Moving to the rear I/O we get legacy I/O including a VGA port and even a PS/2 port. There are also two USB 3.2 Gen1 ports. Something that is quite unique is that we get two USB 3.2 Gen2 10Gbps ports. One is a Type-A and one is Type-C just below the IPMI management port.
Networking is another unique feature. While one may expect a web hosting platform to have simple 1GbE onboard, ASRock Rack offers a massive upgrade. First, there are two 2.5GbE ports via an Intel i255 controller. Second, there are two 10Gbase-T ports via an Intel X710 NIC. The Intel i225 is a relatively newer controller, so you may need to check your OS support for this. Over time, the i225 will become very standard as a replacement for the i210 1GbE NIC, so we expect it to be very well supported in the future. The Intel X710 is a high-end 10GbE solution based on Intel’s higher-end networking chips. This is an upgrade over the Marvell-Aquantia and even the X540 solutions found on many other workstation and server motherboards. The X(L)700 series controllers have had a lot of time for their drivers to mature and be adopted by OS vendors so support is great these days. As a fun aside, that gives an aggregate of 25Gbps of network bandwidth for the platform.
When one first looks at the TRX40D8-2N2T it looks like a standard ATX design. When we got into the details of the motherboard, we saw just how many small details ASRock Rack had to change to make this motherboard work. We also were pleasantly shocked at features such as the addition of 2.5GbE plus 10GbE networking in this system.
Next, we are going to look at the management and test configuration before getting to our performance and final words.
This motherboard would work also a workstation ? (with Windows sleeps and standby)
“just” only 4 PCIe slots is a bit disappointing. Their previous model X399D8A-2T had 6 slots. NICs i255 + X710 is interesting.
Too bad AMD and Intel keep sticking to UDIMM.
It’s stupidly expensive memory, even on the second hand market.
Looks like a nice board though. Hope to one day consolidate my home servers to one box, but that will be RDIMMs for which CPU’s are very expensive.
weust, Intel is not sticking to UDIMM solely. Only their lowest Xeons are there (W-12xx). Once you get to W-22xx, you use (L)RDIMMs. The question is if you like to purchase slower CPU than competition and yet for way much more money. It’s basically RAM vs. cores/speed decision. Ignoring security bugs…
KarelG, security bugs is why I wouldn’t want Intel for now.
Sadly the Epyc CPU’s are too expensive for home use, afaik. I mean, I haven’t really looked but from what I’ve seen so far even the low core models are very expensive.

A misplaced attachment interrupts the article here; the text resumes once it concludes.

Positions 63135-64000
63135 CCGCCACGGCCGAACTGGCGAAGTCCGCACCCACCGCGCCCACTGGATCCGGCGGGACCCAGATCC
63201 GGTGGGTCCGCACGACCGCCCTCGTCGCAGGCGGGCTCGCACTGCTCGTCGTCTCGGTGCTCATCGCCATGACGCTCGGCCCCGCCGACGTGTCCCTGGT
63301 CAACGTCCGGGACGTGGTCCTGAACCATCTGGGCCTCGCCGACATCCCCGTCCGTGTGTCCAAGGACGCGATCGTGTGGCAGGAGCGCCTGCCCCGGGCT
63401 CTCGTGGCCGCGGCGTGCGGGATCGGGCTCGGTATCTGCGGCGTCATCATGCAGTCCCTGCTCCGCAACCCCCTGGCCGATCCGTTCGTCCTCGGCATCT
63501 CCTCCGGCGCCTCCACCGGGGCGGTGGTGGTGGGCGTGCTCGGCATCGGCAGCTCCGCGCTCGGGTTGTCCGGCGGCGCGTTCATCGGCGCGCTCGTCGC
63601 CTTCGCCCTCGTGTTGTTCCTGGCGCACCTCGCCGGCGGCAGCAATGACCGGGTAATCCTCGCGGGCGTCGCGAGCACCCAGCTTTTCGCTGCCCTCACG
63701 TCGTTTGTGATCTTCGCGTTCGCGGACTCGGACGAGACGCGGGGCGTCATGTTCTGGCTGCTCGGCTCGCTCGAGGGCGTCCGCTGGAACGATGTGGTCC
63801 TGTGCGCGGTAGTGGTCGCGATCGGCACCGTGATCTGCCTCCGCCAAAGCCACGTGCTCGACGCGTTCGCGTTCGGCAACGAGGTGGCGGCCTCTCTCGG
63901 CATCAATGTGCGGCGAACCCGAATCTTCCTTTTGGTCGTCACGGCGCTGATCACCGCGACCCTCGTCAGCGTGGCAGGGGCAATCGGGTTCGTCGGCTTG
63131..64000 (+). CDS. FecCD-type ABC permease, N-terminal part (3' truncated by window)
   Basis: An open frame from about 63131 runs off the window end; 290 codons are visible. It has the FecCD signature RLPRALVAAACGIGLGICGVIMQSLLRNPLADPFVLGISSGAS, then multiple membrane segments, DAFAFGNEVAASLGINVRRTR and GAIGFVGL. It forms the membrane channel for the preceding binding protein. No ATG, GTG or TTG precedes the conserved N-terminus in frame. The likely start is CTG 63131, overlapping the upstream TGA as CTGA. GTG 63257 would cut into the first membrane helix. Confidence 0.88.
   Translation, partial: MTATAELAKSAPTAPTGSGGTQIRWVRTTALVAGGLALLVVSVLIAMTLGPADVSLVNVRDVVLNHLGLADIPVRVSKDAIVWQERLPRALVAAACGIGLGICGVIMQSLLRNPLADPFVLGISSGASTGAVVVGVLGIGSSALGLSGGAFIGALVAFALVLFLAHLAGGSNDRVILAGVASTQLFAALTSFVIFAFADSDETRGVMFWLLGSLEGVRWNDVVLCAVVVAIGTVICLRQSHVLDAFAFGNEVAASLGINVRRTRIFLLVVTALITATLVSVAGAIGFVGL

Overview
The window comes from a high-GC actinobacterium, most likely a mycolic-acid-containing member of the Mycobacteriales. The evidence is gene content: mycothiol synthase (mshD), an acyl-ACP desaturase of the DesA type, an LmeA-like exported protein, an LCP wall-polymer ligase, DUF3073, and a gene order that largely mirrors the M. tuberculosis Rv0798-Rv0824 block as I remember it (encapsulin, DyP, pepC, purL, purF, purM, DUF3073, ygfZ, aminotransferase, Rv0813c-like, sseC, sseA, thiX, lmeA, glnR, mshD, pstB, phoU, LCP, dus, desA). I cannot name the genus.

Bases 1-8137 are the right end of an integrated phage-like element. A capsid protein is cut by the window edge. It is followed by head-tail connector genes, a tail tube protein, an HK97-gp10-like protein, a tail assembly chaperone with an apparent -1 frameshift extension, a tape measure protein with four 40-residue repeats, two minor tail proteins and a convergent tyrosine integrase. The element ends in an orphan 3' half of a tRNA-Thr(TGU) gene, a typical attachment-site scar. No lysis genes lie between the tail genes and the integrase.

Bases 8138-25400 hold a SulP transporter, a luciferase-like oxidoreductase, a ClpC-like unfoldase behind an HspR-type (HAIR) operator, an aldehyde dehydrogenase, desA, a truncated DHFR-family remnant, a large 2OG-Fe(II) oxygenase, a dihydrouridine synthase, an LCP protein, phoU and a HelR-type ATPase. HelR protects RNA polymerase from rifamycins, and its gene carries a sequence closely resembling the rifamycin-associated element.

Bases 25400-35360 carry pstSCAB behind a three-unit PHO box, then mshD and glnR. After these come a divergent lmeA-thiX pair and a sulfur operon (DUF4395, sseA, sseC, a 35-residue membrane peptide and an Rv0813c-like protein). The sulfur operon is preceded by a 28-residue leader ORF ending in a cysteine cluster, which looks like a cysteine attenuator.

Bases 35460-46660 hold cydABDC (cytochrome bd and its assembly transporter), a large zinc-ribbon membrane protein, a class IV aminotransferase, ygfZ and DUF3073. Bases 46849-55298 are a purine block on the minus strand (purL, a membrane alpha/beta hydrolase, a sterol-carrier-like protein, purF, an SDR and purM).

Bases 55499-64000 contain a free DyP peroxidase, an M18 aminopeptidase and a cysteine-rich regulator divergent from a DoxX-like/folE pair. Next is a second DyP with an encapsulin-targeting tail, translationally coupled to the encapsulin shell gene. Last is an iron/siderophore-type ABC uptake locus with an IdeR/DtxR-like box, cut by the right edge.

Right now my setup works, even though it mainly is Intel, so there is no need. Just a want.
With Threadripper Pro available Threadripper NON Pro needs to go back to its HEDT roost and stay there with its 4 memory channels and 64 PCIe 4.0 lanes. Threadripper Pro is the real workstation SKU and 8 memory channels and 128 PCIe 4.0 lanes and support for RDIMMs/Other ECC memory. Threadripper Pro is 2TB of memory support while Consumer Threadripper is only 256MB of memory capacity limited.
If one is using a lot of expensive ECC memory then having 8 memory channels and the possibility of 16 DIMM slots, at 2 DIMM slots per channel, presents a load more memory population options where one can purchase more of the lower cost/lower capacity ECC DIMMs and populate the MB with a larger amount of memory that way.
Used ECC Reg RAMs are way cheaper than ECC Unbuf RAMs and EPYC was sold at cheap price by HPE upgrade parts, so I choose EPYC over Threadripper for price.
“.. we also have a project coming using this motherboard and a passive cooler”; hopefully the project will use a cooler that will fit within a server chassis.
For 1/2 U chassis we will be trying the Dynatron L18 AIO CPU Cooler, it’s rated for the 3rd gen Threadrippers, so will be interesting to see how it handles our 3D rendering
Bought this board with a 3960X. System: four 32gb dimms, one ssd, five fans, no discrete video card.
Maximum observed power draw (prime95 blend): 311/314W, using two different power meters, one of which is a Fluke.
I dunno how you got 442W.. May you investigate a bit about that?
How many SATA drives will the BIOS correctly enumerate? Sadly, I have found that MB manufacturers fail to publish this parameter which is crucial in some server configurations. For example, 20 is a typical number, and that may be insufficient for a storage server.
I just bought this board and am having trouble enabling XMP. After enabling the system won’t POST and I have to clear CMOS to get it back. The XMP profile for this RAM is 3600mhz and 1.35v. Has anyone tried enabling XMP on this board? I reached out to Asrock just now. I’ll probably hear back from them tomorrow.